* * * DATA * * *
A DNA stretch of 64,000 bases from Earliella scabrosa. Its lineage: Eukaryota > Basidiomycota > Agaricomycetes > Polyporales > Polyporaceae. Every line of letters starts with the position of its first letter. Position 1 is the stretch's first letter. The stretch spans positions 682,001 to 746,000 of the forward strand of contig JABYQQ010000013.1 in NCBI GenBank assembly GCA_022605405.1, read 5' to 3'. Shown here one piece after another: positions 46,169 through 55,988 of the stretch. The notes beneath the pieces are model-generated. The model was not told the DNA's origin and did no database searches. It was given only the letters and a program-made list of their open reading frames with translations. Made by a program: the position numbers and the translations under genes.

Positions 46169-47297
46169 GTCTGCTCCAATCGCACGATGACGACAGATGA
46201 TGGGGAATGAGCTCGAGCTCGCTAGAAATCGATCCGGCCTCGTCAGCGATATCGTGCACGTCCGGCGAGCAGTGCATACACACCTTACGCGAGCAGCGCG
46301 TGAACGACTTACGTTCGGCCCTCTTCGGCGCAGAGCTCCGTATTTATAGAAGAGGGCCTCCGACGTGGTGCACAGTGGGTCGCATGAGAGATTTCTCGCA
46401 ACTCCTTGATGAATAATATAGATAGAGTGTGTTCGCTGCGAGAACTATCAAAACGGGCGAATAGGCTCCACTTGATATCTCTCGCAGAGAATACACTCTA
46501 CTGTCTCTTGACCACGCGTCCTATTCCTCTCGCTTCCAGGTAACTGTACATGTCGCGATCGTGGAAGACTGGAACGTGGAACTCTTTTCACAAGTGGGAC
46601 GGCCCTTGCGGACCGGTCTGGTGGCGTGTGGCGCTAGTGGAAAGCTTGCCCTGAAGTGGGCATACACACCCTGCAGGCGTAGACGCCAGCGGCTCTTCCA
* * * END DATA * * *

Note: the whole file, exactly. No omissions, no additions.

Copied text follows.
A DNA stretch of 64,000 bases from Earliella scabrosa. Its lineage: Eukaryota > Basidiomycota > Agaricomycetes > Polyporales > Polyporaceae. Every line of letters starts with the position of its first letter. Position 1 is the stretch's first letter. The stretch spans positions 682,001 to 746,000 of the forward strand of contig JABYQQ010000013.1 in NCBI GenBank assembly GCA_022605405.1, read 5' to 3'. Shown here one piece after another: positions 46,169 through 55,988 of the stretch. The notes beneath the pieces are model-generated. The model was not told the DNA's origin and did no database searches. It was given only the letters and a program-made list of their open reading frames with translations. Made by a program: the position numbers and the translations under genes.

Positions 46169-47297
46169 GTCTGCTCCAATCGCACGATGACGACAGATGA
46201 TGGGGAATGAGCTCGAGCTCGCTAGAAATCGATCCGGCCTCGTCAGCGATATCGTGCACGTCCGGCGAGCAGTGCATACACACCTTACGCGAGCAGCGCG
46301 TGAACGACTTACGTTCGGCCCTCTTCGGCGCAGAGCTCCGTATTTATAGAAGAGGGCCTCCGACGTGGTGCACAGTGGGTCGCATGAGAGATTTCTCGCA
46401 ACTCCTTGATGAATAATATAGATAGAGTGTGTTCGCTGCGAGAACTATCAAAACGGGCGAATAGGCTCCACTTGATATCTCTCGCAGAGAATACACTCTA
46501 CTGTCTCTTGACCACGCGTCCTATTCCTCTCGCTTCCAGGTAACTGTACATGTCGCGATCGTGGAAGACTGGAACGTGGAACTCTTTTCACAAGTGGGAC
46601 GGCCCTTGCGGACCGGTCTGGTGGCGTGTGGCGCTAGTGGAAAGCTTGCCCTGAAGTGGGCATACACACCCTGCAGGCGTAGACGCCAGCGGCTCTTCCA